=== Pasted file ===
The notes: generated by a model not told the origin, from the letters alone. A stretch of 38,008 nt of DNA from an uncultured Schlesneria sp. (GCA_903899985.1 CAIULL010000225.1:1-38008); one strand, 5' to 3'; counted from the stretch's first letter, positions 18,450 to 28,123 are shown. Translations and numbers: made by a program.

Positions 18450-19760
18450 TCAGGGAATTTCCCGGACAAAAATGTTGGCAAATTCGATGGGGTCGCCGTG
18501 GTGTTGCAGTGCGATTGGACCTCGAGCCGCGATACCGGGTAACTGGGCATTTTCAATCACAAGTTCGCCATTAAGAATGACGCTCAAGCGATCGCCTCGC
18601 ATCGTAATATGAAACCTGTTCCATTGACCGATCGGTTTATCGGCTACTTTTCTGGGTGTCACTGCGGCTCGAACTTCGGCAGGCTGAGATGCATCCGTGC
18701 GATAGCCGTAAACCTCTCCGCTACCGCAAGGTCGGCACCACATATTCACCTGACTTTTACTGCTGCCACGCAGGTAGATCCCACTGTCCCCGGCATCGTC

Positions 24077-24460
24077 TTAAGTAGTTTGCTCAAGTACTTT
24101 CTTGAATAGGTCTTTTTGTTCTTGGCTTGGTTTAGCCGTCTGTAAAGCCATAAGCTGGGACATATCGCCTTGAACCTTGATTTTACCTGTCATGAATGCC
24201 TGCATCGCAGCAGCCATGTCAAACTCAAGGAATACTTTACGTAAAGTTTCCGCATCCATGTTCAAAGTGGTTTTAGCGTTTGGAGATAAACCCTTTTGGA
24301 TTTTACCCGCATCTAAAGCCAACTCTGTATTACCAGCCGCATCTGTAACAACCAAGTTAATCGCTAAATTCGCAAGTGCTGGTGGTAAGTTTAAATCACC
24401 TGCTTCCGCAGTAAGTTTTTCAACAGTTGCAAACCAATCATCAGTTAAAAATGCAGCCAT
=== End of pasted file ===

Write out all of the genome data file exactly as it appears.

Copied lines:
The notes: generated by a model not told the origin, from the letters alone. A stretch of 38,008 nt of DNA from an uncultured Schlesneria sp. (GCA_903899985.1 CAIULL010000225.1:1-38008); one strand, 5' to 3'; counted from the stretch's first letter, positions 18,450 to 28,123 are shown. Translations and numbers: made by a program.

Positions 18450-19760
18450 TCAGGGAATTTCCCGGACAAAAATGTTGGCAAATTCGATGGGGTCGCCGTG
18501 GTGTTGCAGTGCGATTGGACCTCGAGCCGCGATACCGGGTAACTGGGCATTTTCAATCACAAGTTCGCCATTAAGAATGACGCTCAAGCGATCGCCTCGC
18601 ATCGTAATATGAAACCTGTTCCATTGACCGATCGGTTTATCGGCTACTTTTCTGGGTGTCACTGCGGCTCGAACTTCGGCAGGCTGAGATGCATCCGTGC
18701 GATAGCCGTAAACCTCTCCGCTACCGCAAGGTCGGCACCACATATTCACCTGACTTTTACTGCTGCCACGCAGGTAGATCCCACTGTCCCCGGCATCGTC

Positions 24077-24460
24077 TTAAGTAGTTTGCTCAAGTACTTT
24101 CTTGAATAGGTCTTTTTGTTCTTGGCTTGGTTTAGCCGTCTGTAAAGCCATAAGCTGGGACATATCGCCTTGAACCTTGATTTTACCTGTCATGAATGCC
24201 TGCATCGCAGCAGCCATGTCAAACTCAAGGAATACTTTACGTAAAGTTTCCGCATCCATGTTCAAAGTGGTTTTAGCGTTTGGAGATAAACCCTTTTGGA
24301 TTTTACCCGCATCTAAAGCCAACTCTGTATTACCAGCCGCATCTGTAACAACCAAGTTAATCGCTAAATTCGCAAGTGCTGGTGGTAAGTTTAAATCACC
24401 TGCTTCCGCAGTAAGTTTTTCAACAGTTGCAAACCAATCATCAGTTAAAAATGCAGCCAT